Back in June I reviewed the previous incarnation of this book in four blog posts (number 1, number 2, number 3, and number 4). There’s a lot of interesting stuff in those posts, so if you haven’t read them I recommend doing so.
Myra Immel is the editor this time around of Homeschooling (Current Controversies). The 2009 edition has been completely revised with all new material and a more manageable organization. As with the previous incarnation, all of the articles it contains appeared previously elsewhere, but they are collected here in one convenient package, capably edited and introduced. The selections provide various views on four questions:
1. Why do parents choose homeschooling?
2. Is homeschooling is a good or bad option?
3. Should homeschooling be regulated?
4. Should homeschooled children have access to public school resources?
In this post I’ll summarize the entries on the first question. Subsequent posts will deal with the others.
There are six articles covering reasons why parents homeschool. They are preceded by an orientation that summarizes the 2003 NCES data on parental motivation. The survey found that the most frequently cited reason for homeschooling was dissatisfaction with the public school environment. Next came religious motives and dissatisfaction with academics at other schools. Less frequently cited but still significant were concerns about the special needs of students and flexible scheduling. Readers of this blog know that more recent data on this question has just been released by NCES, but it appeared too late to make it into this book. The subsequent articles taken together put a human face on these motivation statistics.
The first, by Jennifer James, without question the leading spokesperson for African American homeschooling, was originally published in 2007 in Mothering magazine. James explains how she and her husband came to homeschooling and then speaks to the unique challenges and opportunities African American homeschoolers encounter. Her basic answer to the question is that homeschooling provides a way out of the persistent achievement deficit that has afflicted African Americans for decades in the public school system.
The second article by Sally Thomas originally appeared in First Things in 2007. Thomas, a conservative Catholic, describes how homeschooling allows families and their children to break down the dualism between “school” and “life,” between “learning and everything else.” It also allows her family to integrate their affinity for Latin rite Catholicism into their academic curriculum.
The third entry comes from Mark and Christine Field, conservative protestants from Wheaton, IL. This excerpt is taken from their popular how-to book Homeschooling 101: The Essential Handbook. The Fields speak to the religious motives inspiring the majority of homeschoolers: “the goal of our homeschooling is to prepare our children for a life dedicated to God…in contrast to a culture drowning in secular humanism that says to glorify ourselves.” (p.35)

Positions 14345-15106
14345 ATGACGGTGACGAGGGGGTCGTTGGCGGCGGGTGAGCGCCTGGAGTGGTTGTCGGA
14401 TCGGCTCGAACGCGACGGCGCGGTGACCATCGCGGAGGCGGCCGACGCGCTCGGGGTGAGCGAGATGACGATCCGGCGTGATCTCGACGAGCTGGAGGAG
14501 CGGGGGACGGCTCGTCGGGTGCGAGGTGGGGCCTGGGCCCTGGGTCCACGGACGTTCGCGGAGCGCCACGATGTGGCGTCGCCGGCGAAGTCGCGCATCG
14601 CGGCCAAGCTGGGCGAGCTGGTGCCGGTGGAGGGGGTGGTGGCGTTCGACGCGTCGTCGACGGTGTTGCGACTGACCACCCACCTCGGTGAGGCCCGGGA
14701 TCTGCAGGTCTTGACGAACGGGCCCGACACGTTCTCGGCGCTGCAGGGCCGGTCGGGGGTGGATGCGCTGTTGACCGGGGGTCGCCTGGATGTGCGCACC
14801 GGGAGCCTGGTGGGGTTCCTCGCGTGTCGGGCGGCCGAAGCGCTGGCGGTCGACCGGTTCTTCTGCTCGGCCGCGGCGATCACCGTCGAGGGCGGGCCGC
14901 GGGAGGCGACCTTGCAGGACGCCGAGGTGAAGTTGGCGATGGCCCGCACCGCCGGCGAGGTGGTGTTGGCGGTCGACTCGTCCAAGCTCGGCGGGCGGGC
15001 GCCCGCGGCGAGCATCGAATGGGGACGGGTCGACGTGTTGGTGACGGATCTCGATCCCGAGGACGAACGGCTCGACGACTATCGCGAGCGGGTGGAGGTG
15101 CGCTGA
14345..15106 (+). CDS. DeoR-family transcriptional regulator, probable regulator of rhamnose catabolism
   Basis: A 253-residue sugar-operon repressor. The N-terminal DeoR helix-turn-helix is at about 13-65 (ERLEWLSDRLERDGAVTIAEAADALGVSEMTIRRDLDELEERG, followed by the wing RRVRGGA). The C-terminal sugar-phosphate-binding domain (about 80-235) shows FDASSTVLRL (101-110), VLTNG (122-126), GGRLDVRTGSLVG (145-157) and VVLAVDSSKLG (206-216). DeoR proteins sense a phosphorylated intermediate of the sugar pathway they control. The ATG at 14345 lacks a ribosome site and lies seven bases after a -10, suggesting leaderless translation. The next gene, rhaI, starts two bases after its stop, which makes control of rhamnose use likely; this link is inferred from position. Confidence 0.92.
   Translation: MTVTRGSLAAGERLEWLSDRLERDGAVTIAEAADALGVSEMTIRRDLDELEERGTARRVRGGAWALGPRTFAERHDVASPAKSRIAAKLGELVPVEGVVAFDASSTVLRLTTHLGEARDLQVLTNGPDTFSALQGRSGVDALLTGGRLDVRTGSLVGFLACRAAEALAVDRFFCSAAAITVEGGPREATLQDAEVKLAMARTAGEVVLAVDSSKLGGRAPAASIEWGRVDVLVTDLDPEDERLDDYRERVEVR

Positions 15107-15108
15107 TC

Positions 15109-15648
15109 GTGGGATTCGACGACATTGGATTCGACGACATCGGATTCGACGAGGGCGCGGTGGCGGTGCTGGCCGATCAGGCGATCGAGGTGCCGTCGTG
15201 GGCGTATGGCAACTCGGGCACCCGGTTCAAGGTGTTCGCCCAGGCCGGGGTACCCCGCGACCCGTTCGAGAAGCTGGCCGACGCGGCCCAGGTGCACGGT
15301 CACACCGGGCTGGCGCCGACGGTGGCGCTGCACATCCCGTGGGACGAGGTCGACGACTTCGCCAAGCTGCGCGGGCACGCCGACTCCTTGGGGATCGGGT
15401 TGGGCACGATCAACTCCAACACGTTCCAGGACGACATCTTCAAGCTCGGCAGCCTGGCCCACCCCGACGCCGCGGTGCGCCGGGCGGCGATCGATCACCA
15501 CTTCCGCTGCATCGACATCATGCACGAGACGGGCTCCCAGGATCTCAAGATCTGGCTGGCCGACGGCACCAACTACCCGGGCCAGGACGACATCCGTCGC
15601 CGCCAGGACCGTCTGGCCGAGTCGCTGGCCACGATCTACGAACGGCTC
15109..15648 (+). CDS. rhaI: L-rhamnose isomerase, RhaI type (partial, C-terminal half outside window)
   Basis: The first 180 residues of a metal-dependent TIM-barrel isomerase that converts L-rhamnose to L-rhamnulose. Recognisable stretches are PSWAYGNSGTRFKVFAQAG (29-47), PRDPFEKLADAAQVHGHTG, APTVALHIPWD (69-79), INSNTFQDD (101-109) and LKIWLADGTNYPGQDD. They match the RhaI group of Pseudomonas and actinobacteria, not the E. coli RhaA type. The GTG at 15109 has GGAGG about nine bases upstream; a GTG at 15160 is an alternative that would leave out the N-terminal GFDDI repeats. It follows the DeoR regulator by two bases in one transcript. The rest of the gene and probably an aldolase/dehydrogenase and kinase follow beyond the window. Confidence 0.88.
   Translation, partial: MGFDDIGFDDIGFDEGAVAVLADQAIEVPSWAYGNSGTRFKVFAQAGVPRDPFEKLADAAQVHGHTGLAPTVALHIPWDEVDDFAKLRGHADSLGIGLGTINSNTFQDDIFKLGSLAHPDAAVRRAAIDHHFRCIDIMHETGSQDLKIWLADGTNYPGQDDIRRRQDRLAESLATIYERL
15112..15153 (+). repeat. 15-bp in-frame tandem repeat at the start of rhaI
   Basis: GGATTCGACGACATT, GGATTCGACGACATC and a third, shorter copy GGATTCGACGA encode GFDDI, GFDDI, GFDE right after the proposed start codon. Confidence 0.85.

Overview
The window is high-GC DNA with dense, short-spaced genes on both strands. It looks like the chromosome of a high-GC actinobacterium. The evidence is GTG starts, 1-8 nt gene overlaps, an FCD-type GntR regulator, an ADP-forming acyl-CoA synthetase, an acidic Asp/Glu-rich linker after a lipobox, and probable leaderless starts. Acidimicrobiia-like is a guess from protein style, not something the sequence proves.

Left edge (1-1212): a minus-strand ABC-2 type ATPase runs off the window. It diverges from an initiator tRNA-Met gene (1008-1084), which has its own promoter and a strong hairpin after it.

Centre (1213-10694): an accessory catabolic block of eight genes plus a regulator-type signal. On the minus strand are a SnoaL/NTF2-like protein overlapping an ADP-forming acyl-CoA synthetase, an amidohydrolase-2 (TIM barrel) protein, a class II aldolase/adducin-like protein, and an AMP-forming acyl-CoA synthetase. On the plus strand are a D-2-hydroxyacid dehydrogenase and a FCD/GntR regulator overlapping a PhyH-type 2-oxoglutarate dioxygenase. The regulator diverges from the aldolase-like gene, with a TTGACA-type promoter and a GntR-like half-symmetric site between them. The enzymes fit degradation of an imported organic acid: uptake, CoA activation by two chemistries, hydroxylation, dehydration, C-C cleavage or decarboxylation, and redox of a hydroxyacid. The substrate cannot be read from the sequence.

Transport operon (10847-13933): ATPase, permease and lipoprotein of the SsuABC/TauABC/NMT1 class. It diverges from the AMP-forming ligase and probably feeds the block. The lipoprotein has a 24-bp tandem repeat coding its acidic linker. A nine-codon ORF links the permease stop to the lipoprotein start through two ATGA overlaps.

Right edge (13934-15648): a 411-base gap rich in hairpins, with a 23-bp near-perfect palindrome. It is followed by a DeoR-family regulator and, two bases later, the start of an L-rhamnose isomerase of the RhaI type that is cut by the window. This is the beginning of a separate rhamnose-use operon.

Next comes W.A Pannapacker’s article originally published in the Chronicle of Higher Education. Pannapacker is an English professor at Hope College, a Christian school in Michigan. His article, written for a secular periodical whose readership consists of higher education professionals, is an articulate and measured defense of homeschooling carefully attuned to the sensibilities of academics. Pannapacker explains why many professor types are opting for homeschooling. They often chafe against the narrow dogmatism of private Christian schools, especially on the evolution question. They often can’t afford elite private education. They love to teach and learn and are confident in their abilities. They have flexible schedules. They value unstructured learning. Finally, they are not happy with the anti-intellectualism and bullying that so often exist in public schools. Pannapacker notes that most professors he has talked to were the sort of bright, quiet children who were picked on in school. They want to spare their own children from such traumatic experiences.
Next comes reporter Christina Rosales’ article that appeared originally in 2007 in the Laredo Morning Times, a Texas daily. Rosales profiles a conservative Protestant Texas family who conform perfectly to the dominant homeschooling stereotype. The Vallone family infuses religion and morality into every lesson. Evolution, for example, is taught only as a false ideology that must be defeated by sound creationist arguments. As mom Nicole summarizes, “we want them to be educated. But above all we want them to grow up to be godly men and women.”
Finally there is Meg Grooms’ entry appearing originally in 2008 on the popular women’s website BellaOnline.com (though I couldn’t find it there now). Grooms offers advice for parents of children with special needs about how to homeschool and still receive special education services from public schools or private sources.
While these articles don’t really delve into any sort of controversy, they do at least provide a fairly wide range of voices explaining why some parents choose homeschooling.